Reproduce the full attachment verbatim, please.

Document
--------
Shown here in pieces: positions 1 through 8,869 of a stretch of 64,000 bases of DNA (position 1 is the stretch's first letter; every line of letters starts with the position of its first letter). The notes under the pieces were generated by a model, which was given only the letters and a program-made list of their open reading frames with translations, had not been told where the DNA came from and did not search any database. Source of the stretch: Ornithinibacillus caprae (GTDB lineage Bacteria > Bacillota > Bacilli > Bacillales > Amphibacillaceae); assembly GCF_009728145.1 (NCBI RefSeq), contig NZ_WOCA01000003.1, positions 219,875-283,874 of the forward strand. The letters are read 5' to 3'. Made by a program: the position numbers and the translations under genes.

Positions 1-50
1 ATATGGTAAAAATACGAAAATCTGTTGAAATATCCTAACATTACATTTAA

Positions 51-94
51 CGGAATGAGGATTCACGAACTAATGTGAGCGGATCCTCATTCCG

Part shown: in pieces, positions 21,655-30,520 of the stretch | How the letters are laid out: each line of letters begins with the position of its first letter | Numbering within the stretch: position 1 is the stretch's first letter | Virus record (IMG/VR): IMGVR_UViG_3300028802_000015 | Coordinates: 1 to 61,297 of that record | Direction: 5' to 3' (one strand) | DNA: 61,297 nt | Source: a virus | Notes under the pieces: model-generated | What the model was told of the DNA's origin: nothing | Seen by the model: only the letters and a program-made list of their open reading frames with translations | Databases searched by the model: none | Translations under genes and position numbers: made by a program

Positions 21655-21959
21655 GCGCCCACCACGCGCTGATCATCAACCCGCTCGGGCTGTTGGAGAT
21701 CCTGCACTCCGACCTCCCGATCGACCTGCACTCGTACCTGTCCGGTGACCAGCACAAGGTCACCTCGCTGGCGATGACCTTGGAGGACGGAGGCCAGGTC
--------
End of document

Shown here in pieces: positions 1 through 8,869 of a stretch of 64,000 bases of DNA (position 1 is the stretch's first letter; every line of letters starts with the position of its first letter). The notes under the pieces were generated by a model, which was given only the letters and a program-made list of their open reading frames with translations, had not been told where the DNA came from and did not search any database. Source of the stretch: Ornithinibacillus caprae (GTDB lineage Bacteria > Bacillota > Bacilli > Bacillales > Amphibacillaceae); assembly GCF_009728145.1 (NCBI RefSeq), contig NZ_WOCA01000003.1, positions 219,875-283,874 of the forward strand. The letters are read 5' to 3'. Made by a program: the position numbers and the translations under genes.

Positions 1-50
1 ATATGGTAAAAATACGAAAATCTGTTGAAATATCCTAACATTACATTTAA

Positions 51-94
51 CGGAATGAGGATTCACGAACTAATGTGAGCGGATCCTCATTCCG

Part shown: in pieces, positions 21,655-30,520 of the stretch | How the letters are laid out: each line of letters begins with the position of its first letter | Numbering within the stretch: position 1 is the stretch's first letter | Virus record (IMG/VR): IMGVR_UViG_3300028802_000015 | Coordinates: 1 to 61,297 of that record | Direction: 5' to 3' (one strand) | DNA: 61,297 nt | Source: a virus | Notes under the pieces: model-generated | What the model was told of the DNA's origin: nothing | Seen by the model: only the letters and a program-made list of their open reading frames with translations | Databases searched by the model: none | Translations under genes and position numbers: made by a program

Positions 21655-21959
21655 GCGCCCACCACGCGCTGATCATCAACCCGCTCGGGCTGTTGGAGAT
21701 CCTGCACTCCGACCTCCCGATCGACCTGCACTCGTACCTGTCCGGTGACCAGCACAAGGTCACCTCGCTGGCGATGACCTTGGAGGACGGAGGCCAGGTC